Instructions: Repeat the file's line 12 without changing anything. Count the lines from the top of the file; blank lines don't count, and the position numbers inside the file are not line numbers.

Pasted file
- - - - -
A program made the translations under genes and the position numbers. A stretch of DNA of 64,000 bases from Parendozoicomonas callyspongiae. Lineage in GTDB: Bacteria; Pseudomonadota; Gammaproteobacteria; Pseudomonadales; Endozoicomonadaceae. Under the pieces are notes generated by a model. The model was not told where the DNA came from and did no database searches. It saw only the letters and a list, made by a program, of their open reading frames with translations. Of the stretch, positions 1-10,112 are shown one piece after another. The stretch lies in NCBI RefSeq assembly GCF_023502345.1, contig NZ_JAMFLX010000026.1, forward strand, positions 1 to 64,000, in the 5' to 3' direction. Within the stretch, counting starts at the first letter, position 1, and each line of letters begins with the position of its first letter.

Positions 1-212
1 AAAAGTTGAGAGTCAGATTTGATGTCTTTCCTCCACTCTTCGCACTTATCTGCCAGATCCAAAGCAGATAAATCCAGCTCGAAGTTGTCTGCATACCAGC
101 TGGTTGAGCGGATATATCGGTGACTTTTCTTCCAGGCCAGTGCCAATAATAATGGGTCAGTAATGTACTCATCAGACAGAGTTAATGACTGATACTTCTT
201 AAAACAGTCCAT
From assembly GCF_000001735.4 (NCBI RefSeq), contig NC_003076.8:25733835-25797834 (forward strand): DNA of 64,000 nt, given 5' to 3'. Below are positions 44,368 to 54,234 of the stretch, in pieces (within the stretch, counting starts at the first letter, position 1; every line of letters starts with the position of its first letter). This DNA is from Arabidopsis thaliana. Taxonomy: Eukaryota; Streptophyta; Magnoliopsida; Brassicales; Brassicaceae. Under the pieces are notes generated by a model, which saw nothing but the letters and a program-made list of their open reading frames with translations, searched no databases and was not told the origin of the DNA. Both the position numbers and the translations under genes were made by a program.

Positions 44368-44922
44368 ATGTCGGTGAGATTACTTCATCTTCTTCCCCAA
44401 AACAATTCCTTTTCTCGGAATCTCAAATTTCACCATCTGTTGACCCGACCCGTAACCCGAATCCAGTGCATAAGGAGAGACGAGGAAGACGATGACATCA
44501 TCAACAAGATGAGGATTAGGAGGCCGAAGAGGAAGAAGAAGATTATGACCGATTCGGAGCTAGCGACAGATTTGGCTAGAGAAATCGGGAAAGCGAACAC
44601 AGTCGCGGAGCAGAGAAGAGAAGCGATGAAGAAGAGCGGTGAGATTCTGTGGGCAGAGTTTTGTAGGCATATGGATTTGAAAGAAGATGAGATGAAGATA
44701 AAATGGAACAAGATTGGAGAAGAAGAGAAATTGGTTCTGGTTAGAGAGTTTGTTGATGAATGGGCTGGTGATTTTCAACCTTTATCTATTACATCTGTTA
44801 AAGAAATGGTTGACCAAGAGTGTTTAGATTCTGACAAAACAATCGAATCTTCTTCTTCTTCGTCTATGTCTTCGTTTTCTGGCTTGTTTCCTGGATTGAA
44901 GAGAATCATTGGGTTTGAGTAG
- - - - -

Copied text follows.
44701 AAATGGAACAAGATTGGAGAAGAAGAGAAATTGGTTCTGGTTAGAGAGTTTGTTGATGAATGGGCTGGTGATTTTCAACCTTTATCTATTACATCTGTTA